Tag: blood brain barrier

1. Sleep Is Our Body’s Chance for Routine Maintenance

Although our conscious mind is closed to the outside world when we sleep, the rest of our body is not at rest. If you think of the body as a machine, sleep puts it in “idle” mode so that repairs can be made. Hundreds of biological processes continue: The heart

4. Brain Food

The science of whether some dietary choices are really “brain food” continues to unfold. Given the long time frames of conditions such as Alzheimer’s disease and other dementias, it’s challenging to prove any cause-and-effect relationship between specific foods and brain health. Most such associations are drawn from observational studies, in

Why Am I Always Hungry, Even After I Eat?

Why Am I Always Hungry, Even After I Eat?

“Why am I always hungry?” Is that a question you often ask yourself, even after meals? Feeling hungry after eating could be due to leptin resistance. Leptin, a hormone produced by body fat, controls whether or not you feel full after eating.

Someone with normal leptin function will not feel hunger

7. On the Horizon

With 16 million people expected to have Alzheimer’s disease (AD) by the year 2050, researchers are in a race against time to find an effective treatment, or better yet, a cure. However, progress on a drug that might halt or reverse dementia has been slow, and largely disappointing. Over the

5. Detecting Alzheimer’s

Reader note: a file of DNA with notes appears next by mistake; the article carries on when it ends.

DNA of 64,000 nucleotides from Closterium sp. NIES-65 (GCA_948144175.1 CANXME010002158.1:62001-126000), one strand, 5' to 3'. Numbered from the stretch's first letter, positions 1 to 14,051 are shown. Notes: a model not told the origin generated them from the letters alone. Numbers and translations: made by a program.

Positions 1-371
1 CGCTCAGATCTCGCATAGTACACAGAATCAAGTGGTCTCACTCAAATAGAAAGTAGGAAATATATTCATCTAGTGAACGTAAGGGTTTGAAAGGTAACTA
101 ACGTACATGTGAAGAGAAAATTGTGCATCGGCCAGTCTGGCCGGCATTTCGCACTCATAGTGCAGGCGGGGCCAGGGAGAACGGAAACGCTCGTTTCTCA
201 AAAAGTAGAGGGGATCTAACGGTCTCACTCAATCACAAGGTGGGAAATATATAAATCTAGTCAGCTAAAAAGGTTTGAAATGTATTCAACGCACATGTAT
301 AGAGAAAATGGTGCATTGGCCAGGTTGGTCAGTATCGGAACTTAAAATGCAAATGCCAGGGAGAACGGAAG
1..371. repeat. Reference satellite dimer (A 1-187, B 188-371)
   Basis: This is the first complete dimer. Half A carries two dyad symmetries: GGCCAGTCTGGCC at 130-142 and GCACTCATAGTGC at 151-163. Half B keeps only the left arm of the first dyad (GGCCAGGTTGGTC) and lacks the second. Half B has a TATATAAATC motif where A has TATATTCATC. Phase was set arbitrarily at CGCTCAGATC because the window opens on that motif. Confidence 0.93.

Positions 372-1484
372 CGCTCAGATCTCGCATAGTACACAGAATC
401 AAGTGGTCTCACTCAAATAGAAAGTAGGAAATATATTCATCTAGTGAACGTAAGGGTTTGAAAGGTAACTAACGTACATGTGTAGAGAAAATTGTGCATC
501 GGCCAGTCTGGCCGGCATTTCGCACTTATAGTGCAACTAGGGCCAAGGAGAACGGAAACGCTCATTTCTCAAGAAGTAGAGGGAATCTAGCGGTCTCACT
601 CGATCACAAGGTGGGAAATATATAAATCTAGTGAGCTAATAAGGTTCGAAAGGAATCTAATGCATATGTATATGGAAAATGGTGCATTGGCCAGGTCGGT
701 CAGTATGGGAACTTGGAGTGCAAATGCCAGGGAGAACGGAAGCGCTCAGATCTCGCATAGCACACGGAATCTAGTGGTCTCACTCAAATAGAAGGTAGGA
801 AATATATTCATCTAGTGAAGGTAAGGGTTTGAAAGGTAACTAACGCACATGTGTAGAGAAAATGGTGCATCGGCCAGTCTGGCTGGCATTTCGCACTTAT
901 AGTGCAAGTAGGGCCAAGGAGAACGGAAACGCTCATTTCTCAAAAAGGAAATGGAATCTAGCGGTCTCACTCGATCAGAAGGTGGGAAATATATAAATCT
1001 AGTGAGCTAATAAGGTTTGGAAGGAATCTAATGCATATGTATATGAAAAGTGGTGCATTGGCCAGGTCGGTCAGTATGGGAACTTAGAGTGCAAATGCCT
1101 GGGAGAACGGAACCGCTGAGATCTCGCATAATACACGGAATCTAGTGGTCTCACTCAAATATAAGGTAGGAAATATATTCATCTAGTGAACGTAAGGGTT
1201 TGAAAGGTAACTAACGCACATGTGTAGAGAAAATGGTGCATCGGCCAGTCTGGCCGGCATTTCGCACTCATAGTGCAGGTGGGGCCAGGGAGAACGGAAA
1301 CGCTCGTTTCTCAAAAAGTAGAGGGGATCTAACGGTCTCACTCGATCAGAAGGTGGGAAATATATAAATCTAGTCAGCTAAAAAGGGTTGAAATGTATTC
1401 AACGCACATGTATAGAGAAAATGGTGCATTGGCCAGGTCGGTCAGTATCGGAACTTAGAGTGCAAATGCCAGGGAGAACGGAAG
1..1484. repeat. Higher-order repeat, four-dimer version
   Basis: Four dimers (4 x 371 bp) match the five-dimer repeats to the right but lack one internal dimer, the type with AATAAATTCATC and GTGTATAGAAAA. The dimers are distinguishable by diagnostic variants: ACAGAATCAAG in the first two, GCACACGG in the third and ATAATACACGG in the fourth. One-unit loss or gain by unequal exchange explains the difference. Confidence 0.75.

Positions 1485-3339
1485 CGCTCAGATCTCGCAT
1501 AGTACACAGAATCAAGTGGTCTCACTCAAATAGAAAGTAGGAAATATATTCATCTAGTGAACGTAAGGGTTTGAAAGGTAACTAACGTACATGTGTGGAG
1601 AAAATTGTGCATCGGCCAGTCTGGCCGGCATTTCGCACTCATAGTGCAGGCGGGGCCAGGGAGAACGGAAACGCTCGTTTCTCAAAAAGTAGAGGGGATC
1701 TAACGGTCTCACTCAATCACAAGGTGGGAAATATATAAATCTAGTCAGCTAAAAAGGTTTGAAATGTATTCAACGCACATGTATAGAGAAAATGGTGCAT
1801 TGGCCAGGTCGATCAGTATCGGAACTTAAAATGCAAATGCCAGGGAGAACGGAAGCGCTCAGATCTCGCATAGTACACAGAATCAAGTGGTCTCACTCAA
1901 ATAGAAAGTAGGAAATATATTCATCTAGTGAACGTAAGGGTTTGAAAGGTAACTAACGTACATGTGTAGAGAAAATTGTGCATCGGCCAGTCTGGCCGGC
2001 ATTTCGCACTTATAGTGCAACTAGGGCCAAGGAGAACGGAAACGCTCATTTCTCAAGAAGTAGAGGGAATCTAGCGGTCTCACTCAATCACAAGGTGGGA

Despite the tremendous amount of research that has been done and is ongoing, there is still no single definitive test for diagnosing Alzheimer’s disease (AD). In fact, the official diagnostic criteria most recently updated in 2011 by the National Institutes of Health and the Alzheimer’s Association rely primarily on clinical

4. Alzheimer’s Disease

Although it has likely been around since the start of humanity, it has only been in the past century that we’ve known about Alzheimer’s disease (AD). The growth in our knowledge and understanding of the disease combined with our increasing lifespan and the aging of the baby-boomer generation has led

6. Meet the Macronutrients

Much of the debate in recent years about how best to feed your heart and brain has focused on “macronutrients”—proteins, carbohydrates, and fats. These are the nutrients your body needs in the largest amounts to function properly. The macronutrients provide your body with energy in the form of calories. (Micronutrients,

1. Healthy Heart, Healthy Brain

Before you begin reading this book, you might be wondering if it’s worth making dietary and lifestyle changes to protect your heart and your brain—especially if cardiovascular disease or dementia runs in your family. Genetics certainly play a role, but your genes are not your destiny. Research suggests a healthy

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